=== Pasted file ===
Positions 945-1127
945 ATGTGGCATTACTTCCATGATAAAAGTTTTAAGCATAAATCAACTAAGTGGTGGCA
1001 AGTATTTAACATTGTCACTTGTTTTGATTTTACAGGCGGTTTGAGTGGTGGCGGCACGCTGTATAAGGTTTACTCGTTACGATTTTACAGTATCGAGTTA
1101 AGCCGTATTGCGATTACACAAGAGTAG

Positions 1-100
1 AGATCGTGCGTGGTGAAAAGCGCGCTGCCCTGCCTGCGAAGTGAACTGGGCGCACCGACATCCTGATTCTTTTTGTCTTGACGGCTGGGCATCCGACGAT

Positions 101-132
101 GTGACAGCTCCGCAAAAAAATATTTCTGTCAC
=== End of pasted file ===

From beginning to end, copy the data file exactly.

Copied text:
Positions 945-1127
945 ATGTGGCATTACTTCCATGATAAAAGTTTTAAGCATAAATCAACTAAGTGGTGGCA
1001 AGTATTTAACATTGTCACTTGTTTTGATTTTACAGGCGGTTTGAGTGGTGGCGGCACGCTGTATAAGGTTTACTCGTTACGATTTTACAGTATCGAGTTA
1101 AGCCGTATTGCGATTACACAAGAGTAG

Positions 1-100
1 AGATCGTGCGTGGTGAAAAGCGCGCTGCCCTGCCTGCGAAGTGAACTGGGCGCACCGACATCCTGATTCTTTTTGTCTTGACGGCTGGGCATCCGACGAT

Positions 101-132
101 GTGACAGCTCCGCAAAAAAATATTTCTGTCAC